Aysha is a nurse practitioner I met during the pandemic who works in a small clinic that provides prenatal care in an underserved neighborhood in New York. It stayed open during the crisis, but her children’s public school did not. So while she worked from 7 a.m. to 3 p.m. during the spring semester, her husband, who works a night shift, helped their 7-year-old and 9-year-old with their online schooling — grabbing naps when he could. When Aysha got home, he slept about three hours, then headed off to work, before starting all over in the morning.
Felicia works as a nurse in a surgical unit in a small hospital on the East Coast. She lives with her rising fourth grader and her mother, who has always provided child care. At the beginning of the pandemic, right before she was deployed to a covid-19 floor, Felicia sent her mom to live in a relative’s basement apartment — but it proved too expensive to maintain two households, and she worried about her kid too much. The local public school mainly provided paper homework packets that her 9-year-old found boring. He spends most of his time alone, in his room; Grandma makes him come out for meals, but she’s not sure what he’s doing in there all the time.
Then there’s me: an obstetrician with four kids, irregular hours and no local family. I have a partner who is working from home, in our three-bedroom apartment in northern Manhattan — meaning the kids are supervised, to the extent that they will probably not burn the house down.
Everywhere I look in the hospital, this is what I see: parents, disproportionately women — we make up about 75 percent of health-care workers — who have done brave and difficult things to be able to come to work for the past few months. Most of us limped through the end of the school year, requesting every emergency favor we had stored up from friends and family to get there. Schools are an important part of the village that helps us raise our kids, along with relatives, babysitters and day care. The pandemic made a substantial part of that village unavailable: schools.
Every parent in this pandemic will tell you that without in-person schools, you can have a job or a child, but — ultimately — not both. And research shows that women bear the lion’s share of the child-care burden that the pandemic has placed squarely on the home. Given the makeup of the health-care profession and the intensity of the jobs, a reckoning is coming if schools remain online-only in the fall. Many health-care providers, especially those who are low-income, may have to quit. And it won’t only be their incomes that suffer. It will be your health care.
I am privileged: I work in a high-paying specialty, and my children go to a private school that is committed to getting kids to class, safely and in person, by the second week of September. But when New York announced that it would be using a hybrid model of education, with only one to three in-person days a week, almost every clinic that I’m in touch with saw a surge of workers requesting temporary leave or giving notice. Those who asked for leave said that if the requests were denied, they might have to walk away. When I mentioned this on social media, one doctor friend of mine responded that 20 percent of her large practice’s clinical support staff had asked for a leave of absence because of child-care issues. Another chimed in to say that at her clinic, the figure was closer to a quarter — with many asking for open-ended leave. If schools stayed closed, this friend was considering leaving, too. (Of course, if people take leave but don’t quit, that still leaves a staffing shortage.) The Center for American Progress has reported that roughly 4.6 million health-care workers — about 30 percent of the total — have children 14 or younger.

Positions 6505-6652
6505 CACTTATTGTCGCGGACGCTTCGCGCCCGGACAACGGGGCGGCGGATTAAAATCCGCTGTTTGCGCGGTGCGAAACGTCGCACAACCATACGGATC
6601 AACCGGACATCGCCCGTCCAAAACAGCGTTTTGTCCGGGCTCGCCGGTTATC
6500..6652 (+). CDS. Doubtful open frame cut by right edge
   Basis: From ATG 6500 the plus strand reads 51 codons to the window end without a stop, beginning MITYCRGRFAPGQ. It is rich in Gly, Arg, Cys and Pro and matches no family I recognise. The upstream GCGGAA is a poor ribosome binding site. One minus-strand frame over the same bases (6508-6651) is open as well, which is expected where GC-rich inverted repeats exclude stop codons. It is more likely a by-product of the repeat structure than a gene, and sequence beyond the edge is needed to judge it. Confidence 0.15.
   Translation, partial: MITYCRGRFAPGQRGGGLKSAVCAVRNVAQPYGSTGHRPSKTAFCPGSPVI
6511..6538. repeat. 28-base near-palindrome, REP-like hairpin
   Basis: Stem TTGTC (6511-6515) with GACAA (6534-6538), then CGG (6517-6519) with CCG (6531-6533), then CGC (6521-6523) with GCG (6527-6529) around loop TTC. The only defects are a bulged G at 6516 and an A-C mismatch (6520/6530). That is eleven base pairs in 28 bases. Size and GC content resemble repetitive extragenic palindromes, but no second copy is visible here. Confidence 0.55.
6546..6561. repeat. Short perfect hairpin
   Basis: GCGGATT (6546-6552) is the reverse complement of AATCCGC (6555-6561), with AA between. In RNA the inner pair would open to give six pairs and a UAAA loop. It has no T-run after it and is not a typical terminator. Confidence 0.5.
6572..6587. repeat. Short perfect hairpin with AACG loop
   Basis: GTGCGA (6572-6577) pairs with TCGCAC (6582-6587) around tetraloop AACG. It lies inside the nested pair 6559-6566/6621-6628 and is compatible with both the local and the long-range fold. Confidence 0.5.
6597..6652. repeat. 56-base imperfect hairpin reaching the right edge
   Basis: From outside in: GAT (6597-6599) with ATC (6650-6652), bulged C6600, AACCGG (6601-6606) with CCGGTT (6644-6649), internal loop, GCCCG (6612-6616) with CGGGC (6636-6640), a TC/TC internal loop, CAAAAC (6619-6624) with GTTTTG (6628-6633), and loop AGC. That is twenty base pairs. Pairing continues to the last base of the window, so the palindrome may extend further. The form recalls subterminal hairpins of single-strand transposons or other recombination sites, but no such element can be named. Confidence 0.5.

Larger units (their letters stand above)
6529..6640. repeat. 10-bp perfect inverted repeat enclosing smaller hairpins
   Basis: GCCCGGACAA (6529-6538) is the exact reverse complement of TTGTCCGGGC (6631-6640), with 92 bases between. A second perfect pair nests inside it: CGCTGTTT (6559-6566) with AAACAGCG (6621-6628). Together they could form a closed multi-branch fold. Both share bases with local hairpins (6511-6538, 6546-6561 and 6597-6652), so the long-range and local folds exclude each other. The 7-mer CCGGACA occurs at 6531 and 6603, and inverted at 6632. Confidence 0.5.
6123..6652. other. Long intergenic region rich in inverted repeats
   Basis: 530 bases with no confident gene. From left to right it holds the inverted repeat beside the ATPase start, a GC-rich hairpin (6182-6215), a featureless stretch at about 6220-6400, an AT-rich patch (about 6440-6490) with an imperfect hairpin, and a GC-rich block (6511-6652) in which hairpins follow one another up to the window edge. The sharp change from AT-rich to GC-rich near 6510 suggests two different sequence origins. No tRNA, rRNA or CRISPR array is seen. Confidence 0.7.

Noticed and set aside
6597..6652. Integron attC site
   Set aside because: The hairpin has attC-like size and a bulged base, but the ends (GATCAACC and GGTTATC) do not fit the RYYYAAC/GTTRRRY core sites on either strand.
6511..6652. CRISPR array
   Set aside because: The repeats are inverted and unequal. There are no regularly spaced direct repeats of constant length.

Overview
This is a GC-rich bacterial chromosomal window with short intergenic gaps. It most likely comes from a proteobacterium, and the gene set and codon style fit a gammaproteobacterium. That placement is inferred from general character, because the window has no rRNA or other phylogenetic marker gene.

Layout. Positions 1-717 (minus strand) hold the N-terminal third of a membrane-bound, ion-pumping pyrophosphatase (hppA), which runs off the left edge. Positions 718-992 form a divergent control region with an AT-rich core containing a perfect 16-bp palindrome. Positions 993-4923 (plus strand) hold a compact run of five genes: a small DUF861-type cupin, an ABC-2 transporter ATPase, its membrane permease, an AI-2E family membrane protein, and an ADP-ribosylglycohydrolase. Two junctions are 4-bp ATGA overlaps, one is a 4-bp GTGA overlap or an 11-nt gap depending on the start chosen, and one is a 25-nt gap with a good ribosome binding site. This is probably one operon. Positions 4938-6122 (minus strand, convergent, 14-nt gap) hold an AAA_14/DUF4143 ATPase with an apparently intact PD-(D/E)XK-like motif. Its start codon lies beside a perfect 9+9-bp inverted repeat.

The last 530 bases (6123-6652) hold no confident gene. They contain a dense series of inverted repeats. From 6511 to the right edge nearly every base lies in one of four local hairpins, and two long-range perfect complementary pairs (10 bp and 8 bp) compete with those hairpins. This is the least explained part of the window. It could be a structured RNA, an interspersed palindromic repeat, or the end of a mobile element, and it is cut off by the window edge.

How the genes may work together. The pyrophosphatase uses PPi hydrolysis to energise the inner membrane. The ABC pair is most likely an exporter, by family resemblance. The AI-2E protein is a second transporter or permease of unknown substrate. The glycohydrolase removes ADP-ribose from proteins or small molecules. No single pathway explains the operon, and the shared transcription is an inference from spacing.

Don’t get me wrong. I don’t want to open schools without a safe plan. Most of us in medicine had to work without such a plan during the early part of the pandemic, and we wouldn’t wish it on anyone else. But schools are getting short shrift as a national priority. And if female health-care workers don’t come to work, hospitals can’t function.
Remember those months you spent at home, at catastrophic personal and economic cost? (You may still be there.) All of that was to buy time for policymakers and our medical system — so that anybody who needed a hospital bed would have one, and so that we could set up a system of testing, tracing and isolation. That plan failed for multiple reasons. We ended up doing enough so that we have sufficient ventilators (for now) but not enough to guarantee that we could open the economy, and the schools, safely — and now we can’t say for sure if someone will be staffing those hospital beds.
If schools don’t open in the fall, or if some other child care solution isn’t devised, much of the sacrifice of the spring and summer will have been wasted. One consequence is that a large share of our hospital workers will be in an untenable situation, generated by the government’s failure to set the right priorities and to provide leadership. If female health-care providers are forced to keep juggling tutoring and their jobs, the medical system may not hold. And we need it to hold.